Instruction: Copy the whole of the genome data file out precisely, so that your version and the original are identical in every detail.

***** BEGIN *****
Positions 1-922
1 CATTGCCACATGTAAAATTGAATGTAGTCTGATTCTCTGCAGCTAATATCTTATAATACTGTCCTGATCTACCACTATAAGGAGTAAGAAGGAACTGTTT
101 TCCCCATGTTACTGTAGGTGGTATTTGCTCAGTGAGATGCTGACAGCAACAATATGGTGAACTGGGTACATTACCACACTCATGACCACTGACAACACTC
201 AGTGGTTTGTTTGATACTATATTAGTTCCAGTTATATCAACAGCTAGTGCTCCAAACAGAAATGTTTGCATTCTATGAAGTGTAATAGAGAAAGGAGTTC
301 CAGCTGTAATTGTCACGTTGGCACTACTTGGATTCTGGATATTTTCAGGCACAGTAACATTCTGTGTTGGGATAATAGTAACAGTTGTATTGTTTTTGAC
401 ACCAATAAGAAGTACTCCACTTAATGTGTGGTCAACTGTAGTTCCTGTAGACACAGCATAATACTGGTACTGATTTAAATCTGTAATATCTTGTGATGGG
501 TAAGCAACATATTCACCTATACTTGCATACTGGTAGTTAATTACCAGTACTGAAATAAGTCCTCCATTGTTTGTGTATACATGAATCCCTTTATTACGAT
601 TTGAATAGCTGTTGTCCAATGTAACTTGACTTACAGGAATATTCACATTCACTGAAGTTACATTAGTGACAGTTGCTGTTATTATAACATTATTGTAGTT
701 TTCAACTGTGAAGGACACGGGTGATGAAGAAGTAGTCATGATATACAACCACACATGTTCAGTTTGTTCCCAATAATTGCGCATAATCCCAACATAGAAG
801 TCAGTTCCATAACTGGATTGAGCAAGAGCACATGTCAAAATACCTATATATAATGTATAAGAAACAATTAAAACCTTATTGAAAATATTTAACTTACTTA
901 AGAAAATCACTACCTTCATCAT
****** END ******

Positions 1-922
1 CATTGCCACATGTAAAATTGAATGTAGTCTGATTCTCTGCAGCTAATATCTTATAATACTGTCCTGATCTACCACTATAAGGAGTAAGAAGGAACTGTTT
101 TCCCCATGTTACTGTAGGTGGTATTTGCTCAGTGAGATGCTGACAGCAACAATATGGTGAACTGGGTACATTACCACACTCATGACCACTGACAACACTC
201 AGTGGTTTGTTTGATACTATATTAGTTCCAGTTATATCAACAGCTAGTGCTCCAAACAGAAATGTTTGCATTCTATGAAGTGTAATAGAGAAAGGAGTTC
301 CAGCTGTAATTGTCACGTTGGCACTACTTGGATTCTGGATATTTTCAGGCACAGTAACATTCTGTGTTGGGATAATAGTAACAGTTGTATTGTTTTTGAC
401 ACCAATAAGAAGTACTCCACTTAATGTGTGGTCAACTGTAGTTCCTGTAGACACAGCATAATACTGGTACTGATTTAAATCTGTAATATCTTGTGATGGG
501 TAAGCAACATATTCACCTATACTTGCATACTGGTAGTTAATTACCAGTACTGAAATAAGTCCTCCATTGTTTGTGTATACATGAATCCCTTTATTACGAT
601 TTGAATAGCTGTTGTCCAATGTAACTTGACTTACAGGAATATTCACATTCACTGAAGTTACATTAGTGACAGTTGCTGTTATTATAACATTATTGTAGTT
701 TTCAACTGTGAAGGACACGGGTGATGAAGAAGTAGTCATGATATACAACCACACATGTTCAGTTTGTTCCCAATAATTGCGCATAATCCCAACATAGAAG
801 TCAGTTCCATAACTGGATTGAGCAAGAGCACATGTCAAAATACCTATATATAATGTATAAGAAACAATTAAAACCTTATTGAAAATATTTAACTTACTTA
901 AGAAAATCACTACCTTCATCAT